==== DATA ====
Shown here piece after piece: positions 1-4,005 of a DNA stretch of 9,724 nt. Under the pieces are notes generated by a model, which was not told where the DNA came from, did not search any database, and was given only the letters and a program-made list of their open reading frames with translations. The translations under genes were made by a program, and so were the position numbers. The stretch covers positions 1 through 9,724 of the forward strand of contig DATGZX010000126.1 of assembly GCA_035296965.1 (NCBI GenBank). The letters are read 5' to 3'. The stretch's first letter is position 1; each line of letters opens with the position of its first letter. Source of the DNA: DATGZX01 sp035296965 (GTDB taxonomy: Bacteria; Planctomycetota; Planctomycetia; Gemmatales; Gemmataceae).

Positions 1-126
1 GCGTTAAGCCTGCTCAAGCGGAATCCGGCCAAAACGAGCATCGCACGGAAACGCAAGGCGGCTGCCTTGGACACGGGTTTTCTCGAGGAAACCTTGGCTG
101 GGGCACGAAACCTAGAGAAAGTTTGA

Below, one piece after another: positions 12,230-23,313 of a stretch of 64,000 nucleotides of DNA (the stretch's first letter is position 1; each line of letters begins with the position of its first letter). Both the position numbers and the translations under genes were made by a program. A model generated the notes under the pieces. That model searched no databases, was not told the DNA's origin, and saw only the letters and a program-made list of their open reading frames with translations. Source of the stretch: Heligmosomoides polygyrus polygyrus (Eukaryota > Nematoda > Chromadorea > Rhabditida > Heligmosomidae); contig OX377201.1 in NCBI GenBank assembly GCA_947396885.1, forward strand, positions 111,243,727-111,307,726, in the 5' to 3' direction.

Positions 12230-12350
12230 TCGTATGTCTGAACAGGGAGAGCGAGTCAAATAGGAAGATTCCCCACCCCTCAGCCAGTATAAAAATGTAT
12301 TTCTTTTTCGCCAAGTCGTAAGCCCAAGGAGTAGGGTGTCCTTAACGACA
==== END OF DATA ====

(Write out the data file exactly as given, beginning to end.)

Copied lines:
Shown here piece after piece: positions 1-4,005 of a DNA stretch of 9,724 nt. Under the pieces are notes generated by a model, which was not told where the DNA came from, did not search any database, and was given only the letters and a program-made list of their open reading frames with translations. The translations under genes were made by a program, and so were the position numbers. The stretch covers positions 1 through 9,724 of the forward strand of contig DATGZX010000126.1 of assembly GCA_035296965.1 (NCBI GenBank). The letters are read 5' to 3'. The stretch's first letter is position 1; each line of letters opens with the position of its first letter. Source of the DNA: DATGZX01 sp035296965 (GTDB taxonomy: Bacteria; Planctomycetota; Planctomycetia; Gemmatales; Gemmataceae).

Positions 1-126
1 GCGTTAAGCCTGCTCAAGCGGAATCCGGCCAAAACGAGCATCGCACGGAAACGCAAGGCGGCTGCCTTGGACACGGGTTTTCTCGAGGAAACCTTGGCTG
101 GGGCACGAAACCTAGAGAAAGTTTGA

Below, one piece after another: positions 12,230-23,313 of a stretch of 64,000 nucleotides of DNA (the stretch's first letter is position 1; each line of letters begins with the position of its first letter). Both the position numbers and the translations under genes were made by a program. A model generated the notes under the pieces. That model searched no databases, was not told the DNA's origin, and saw only the letters and a program-made list of their open reading frames with translations. Source of the stretch: Heligmosomoides polygyrus polygyrus (Eukaryota > Nematoda > Chromadorea > Rhabditida > Heligmosomidae); contig OX377201.1 in NCBI GenBank assembly GCA_947396885.1, forward strand, positions 111,243,727-111,307,726, in the 5' to 3' direction.

Positions 12230-12350
12230 TCGTATGTCTGAACAGGGAGAGCGAGTCAAATAGGAAGATTCCCCACCCCTCAGCCAGTATAAAAATGTAT
12301 TTCTTTTTCGCCAAGTCGTAAGCCCAAGGAGTAGGGTGTCCTTAACGACA